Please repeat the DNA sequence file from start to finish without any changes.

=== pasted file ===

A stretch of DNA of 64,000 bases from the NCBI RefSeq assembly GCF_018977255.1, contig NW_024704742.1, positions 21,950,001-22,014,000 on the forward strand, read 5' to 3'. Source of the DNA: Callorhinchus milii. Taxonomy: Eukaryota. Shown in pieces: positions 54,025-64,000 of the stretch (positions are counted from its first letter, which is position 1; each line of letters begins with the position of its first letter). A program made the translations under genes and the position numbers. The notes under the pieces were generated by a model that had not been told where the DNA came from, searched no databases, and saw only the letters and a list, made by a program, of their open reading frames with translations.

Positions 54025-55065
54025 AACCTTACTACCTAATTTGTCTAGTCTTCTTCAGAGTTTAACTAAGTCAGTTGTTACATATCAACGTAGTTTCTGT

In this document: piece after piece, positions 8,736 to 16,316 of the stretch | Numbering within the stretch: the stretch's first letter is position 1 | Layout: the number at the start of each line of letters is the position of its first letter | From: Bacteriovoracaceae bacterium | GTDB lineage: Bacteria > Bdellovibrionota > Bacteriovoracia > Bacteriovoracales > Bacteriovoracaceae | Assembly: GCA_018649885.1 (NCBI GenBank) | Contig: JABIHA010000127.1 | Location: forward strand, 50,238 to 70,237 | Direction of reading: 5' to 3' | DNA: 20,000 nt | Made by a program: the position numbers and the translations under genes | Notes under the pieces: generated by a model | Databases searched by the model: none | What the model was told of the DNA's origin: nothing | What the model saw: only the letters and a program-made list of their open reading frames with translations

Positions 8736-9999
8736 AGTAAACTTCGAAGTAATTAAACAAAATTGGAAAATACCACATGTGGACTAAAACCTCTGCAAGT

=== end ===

A stretch of DNA of 64,000 bases from the NCBI RefSeq assembly GCF_018977255.1, contig NW_024704742.1, positions 21,950,001-22,014,000 on the forward strand, read 5' to 3'. Source of the DNA: Callorhinchus milii. Taxonomy: Eukaryota. Shown in pieces: positions 54,025-64,000 of the stretch (positions are counted from its first letter, which is position 1; each line of letters begins with the position of its first letter). A program made the translations under genes and the position numbers. The notes under the pieces were generated by a model that had not been told where the DNA came from, searched no databases, and saw only the letters and a list, made by a program, of their open reading frames with translations.

Positions 54025-55065
54025 AACCTTACTACCTAATTTGTCTAGTCTTCTTCAGAGTTTAACTAAGTCAGTTGTTACATATCAACGTAGTTTCTGT

In this document: piece after piece, positions 8,736 to 16,316 of the stretch | Numbering within the stretch: the stretch's first letter is position 1 | Layout: the number at the start of each line of letters is the position of its first letter | From: Bacteriovoracaceae bacterium | GTDB lineage: Bacteria > Bdellovibrionota > Bacteriovoracia > Bacteriovoracales > Bacteriovoracaceae | Assembly: GCA_018649885.1 (NCBI GenBank) | Contig: JABIHA010000127.1 | Location: forward strand, 50,238 to 70,237 | Direction of reading: 5' to 3' | DNA: 20,000 nt | Made by a program: the position numbers and the translations under genes | Notes under the pieces: generated by a model | Databases searched by the model: none | What the model was told of the DNA's origin: nothing | What the model saw: only the letters and a program-made list of their open reading frames with translations

Positions 8736-9999
8736 AGTAAACTTCGAAGTAATTAAACAAAATTGGAAAATACCACATGTGGACTAAAACCTCTGCAAGT